In France, Are Secular IQ Losses Biologically Caused?

Michael A. Woodley and Curtis S. Dunkel, Science Direct, November 2015

Abstract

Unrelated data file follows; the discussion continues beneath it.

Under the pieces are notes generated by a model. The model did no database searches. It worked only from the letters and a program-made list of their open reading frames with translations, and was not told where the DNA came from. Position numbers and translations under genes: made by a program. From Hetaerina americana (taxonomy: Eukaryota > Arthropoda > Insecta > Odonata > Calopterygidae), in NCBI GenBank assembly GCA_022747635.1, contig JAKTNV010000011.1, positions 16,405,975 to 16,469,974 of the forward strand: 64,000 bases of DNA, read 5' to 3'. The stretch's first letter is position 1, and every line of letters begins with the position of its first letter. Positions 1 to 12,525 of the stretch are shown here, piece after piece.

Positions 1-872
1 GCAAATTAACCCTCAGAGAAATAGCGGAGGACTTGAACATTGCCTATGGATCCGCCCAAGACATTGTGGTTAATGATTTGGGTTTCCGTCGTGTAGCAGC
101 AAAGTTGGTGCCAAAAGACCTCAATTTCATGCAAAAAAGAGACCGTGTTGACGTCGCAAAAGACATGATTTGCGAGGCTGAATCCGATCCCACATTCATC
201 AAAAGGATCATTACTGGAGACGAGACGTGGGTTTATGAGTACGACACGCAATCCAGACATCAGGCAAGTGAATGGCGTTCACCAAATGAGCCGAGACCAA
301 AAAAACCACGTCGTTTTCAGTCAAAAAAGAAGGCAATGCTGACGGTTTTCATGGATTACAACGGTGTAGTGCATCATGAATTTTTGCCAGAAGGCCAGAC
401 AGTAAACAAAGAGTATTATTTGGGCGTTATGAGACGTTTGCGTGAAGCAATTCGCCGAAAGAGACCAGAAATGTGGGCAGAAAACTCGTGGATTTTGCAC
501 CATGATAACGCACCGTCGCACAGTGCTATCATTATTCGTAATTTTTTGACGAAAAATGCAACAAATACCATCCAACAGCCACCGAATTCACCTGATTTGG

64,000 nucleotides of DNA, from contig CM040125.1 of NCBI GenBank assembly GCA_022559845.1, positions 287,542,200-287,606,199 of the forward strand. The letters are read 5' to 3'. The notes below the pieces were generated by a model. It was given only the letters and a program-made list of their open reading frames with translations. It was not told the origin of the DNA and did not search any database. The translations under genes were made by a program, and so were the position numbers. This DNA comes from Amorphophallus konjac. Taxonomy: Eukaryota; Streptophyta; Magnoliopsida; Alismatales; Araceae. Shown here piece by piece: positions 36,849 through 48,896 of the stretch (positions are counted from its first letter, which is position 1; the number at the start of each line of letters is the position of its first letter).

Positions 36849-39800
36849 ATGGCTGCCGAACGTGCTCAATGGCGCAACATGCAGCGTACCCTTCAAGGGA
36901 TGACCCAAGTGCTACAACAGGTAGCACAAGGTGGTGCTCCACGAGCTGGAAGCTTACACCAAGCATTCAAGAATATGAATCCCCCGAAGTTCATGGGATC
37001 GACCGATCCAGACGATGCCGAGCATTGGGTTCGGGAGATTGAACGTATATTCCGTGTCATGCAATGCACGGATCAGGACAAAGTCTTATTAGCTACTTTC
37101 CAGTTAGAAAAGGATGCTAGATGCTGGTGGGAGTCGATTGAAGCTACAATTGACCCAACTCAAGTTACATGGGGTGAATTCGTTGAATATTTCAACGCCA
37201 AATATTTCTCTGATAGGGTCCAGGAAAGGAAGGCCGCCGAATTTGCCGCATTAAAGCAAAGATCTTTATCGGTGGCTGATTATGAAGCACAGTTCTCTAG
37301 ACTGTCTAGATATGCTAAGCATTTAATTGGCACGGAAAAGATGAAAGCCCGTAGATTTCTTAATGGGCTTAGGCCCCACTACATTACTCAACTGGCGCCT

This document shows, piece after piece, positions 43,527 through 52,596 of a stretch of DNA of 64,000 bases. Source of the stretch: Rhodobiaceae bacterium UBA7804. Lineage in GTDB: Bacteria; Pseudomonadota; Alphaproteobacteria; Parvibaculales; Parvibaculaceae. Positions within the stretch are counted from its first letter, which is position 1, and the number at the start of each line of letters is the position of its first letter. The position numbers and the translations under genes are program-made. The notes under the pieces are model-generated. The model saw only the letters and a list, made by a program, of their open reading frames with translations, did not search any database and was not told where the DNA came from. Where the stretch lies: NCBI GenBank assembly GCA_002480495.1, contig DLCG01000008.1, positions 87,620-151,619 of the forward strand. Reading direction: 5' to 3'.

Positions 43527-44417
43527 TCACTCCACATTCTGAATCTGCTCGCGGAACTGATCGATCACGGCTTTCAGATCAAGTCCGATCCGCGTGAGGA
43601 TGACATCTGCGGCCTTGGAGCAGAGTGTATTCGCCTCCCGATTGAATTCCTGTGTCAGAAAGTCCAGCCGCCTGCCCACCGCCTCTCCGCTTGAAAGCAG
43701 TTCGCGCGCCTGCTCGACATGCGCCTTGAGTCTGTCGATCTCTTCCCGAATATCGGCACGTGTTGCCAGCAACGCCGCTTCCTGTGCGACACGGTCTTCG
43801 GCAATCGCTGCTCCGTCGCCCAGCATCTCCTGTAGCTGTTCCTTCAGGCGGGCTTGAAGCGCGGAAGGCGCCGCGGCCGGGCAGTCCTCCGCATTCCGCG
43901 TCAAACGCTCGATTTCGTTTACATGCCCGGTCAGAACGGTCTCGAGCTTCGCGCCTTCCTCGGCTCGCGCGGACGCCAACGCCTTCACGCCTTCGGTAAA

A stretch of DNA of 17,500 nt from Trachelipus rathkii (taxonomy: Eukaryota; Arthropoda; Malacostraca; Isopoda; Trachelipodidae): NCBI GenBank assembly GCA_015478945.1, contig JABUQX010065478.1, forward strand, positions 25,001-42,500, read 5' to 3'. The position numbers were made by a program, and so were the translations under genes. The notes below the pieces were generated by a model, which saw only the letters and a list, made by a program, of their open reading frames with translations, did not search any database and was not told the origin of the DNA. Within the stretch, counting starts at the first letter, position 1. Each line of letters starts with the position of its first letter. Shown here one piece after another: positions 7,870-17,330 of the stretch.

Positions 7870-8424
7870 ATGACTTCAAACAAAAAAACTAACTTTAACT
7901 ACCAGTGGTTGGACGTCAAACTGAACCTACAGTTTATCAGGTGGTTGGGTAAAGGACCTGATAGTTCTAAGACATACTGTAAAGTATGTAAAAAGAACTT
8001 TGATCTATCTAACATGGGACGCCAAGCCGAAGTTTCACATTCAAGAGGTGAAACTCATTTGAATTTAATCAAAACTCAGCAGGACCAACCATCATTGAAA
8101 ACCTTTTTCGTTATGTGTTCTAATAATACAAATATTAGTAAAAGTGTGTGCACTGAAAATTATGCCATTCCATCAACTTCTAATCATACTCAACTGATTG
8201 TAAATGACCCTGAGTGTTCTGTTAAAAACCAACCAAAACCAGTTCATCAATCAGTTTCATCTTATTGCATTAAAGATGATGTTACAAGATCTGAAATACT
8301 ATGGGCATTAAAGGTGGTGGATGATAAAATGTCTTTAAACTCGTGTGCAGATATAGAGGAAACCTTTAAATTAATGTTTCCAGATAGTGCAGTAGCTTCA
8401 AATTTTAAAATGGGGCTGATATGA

Dutton and Lynn report secular declines in Fullscale IQ evaluated using WAIS of four points a decade in France between the years 1999 and 2008–9. It is posited that the trend may have a partially biological cause, stemming from dysgenic fertility and, to a lesser extent, replacement migration. Given that these, and other biological phenomena are associated with the Jensen effect, it is expected that if they are the principal causes of the IQ decline then the secular change should also be associated with the Jensen effect. Furthermore if it can be demonstrated that the vectors of secular IQ decline, g loadings and the vectors of other biological indicators share variance, then the case for biological causation will be strengthened. Using the method of correlated vectors and error disattenuation, the secular IQ declines are shown to be associated with a high-magnitude Jensen effect (ρ = .833). A multi-vector common factor comprised of the vector of g loadings along with the vectors of three biological variables (subtest heritabilities, dysgenic fertilities and simple visual reaction times) was found to load substantially on the secular IQ decline vector (λ = .723). These findings indicate that the French secular IQ loss likely has a primarily biological cause.

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